The architecture of writing systems
  • ISSN 1387-6732
  • E-ISSN: 1570-6001
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Starting from a generic architecture for reading words in alphabetic scripts, we examine the special status of letters as the building block of single word reading. After briefly describing the overall architecture that defines the interaction between orthographic and phonological processes during silent reading for meaning, we then focus on orthographic processing. We describe the nature of orthographic representations as hypothesized in our approach and we discuss how such representations might be learned during reading acquisition. We present the hypothesis that such learning involves the adaptation of basic object identification mechanisms to the specific constraints of reading, and we provide examples of this adaptation. In the light of this, we then compare the function of letters as constituents of written words relative to the role of object parts in other kinds of familiar visual stimuli (e.g. faces, numbers). We explain why we think letters must have a special status and we provide some preliminary empirical evidence in favor of this special status for letters as parts of words. Keywords: reading; orthography; visual word recognition; orthographic learning; letter strings; object identification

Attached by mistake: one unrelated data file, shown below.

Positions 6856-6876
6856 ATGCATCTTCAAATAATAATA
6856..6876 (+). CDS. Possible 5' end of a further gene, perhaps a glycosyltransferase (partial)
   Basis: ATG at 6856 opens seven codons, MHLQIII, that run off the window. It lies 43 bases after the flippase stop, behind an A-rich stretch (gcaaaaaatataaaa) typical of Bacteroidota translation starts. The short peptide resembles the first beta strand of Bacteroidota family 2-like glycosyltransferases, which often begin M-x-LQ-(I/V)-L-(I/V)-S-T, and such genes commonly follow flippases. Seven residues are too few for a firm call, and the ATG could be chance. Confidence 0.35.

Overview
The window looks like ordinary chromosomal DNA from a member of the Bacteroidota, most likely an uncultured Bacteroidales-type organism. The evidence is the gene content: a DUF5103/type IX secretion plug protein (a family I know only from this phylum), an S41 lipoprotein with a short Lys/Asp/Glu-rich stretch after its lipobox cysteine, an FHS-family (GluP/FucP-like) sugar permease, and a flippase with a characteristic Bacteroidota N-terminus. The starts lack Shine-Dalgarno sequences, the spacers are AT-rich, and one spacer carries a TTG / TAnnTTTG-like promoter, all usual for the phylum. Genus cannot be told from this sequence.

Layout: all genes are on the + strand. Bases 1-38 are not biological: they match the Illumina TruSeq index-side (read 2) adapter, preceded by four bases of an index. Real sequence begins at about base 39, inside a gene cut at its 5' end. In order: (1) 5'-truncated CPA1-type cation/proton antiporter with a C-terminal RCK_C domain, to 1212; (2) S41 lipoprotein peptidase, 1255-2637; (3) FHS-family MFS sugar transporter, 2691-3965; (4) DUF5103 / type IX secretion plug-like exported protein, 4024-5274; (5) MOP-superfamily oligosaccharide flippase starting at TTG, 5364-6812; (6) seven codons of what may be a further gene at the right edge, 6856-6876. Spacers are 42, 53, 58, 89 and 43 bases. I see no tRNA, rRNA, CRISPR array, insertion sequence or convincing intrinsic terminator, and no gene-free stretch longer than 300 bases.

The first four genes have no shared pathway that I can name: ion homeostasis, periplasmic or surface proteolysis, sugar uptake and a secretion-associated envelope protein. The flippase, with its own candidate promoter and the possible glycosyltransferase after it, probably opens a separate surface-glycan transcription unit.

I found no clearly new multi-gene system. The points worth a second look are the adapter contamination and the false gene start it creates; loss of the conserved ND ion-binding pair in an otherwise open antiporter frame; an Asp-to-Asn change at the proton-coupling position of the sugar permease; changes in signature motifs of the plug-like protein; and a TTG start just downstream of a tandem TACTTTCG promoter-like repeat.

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  • Article Type: Research Article
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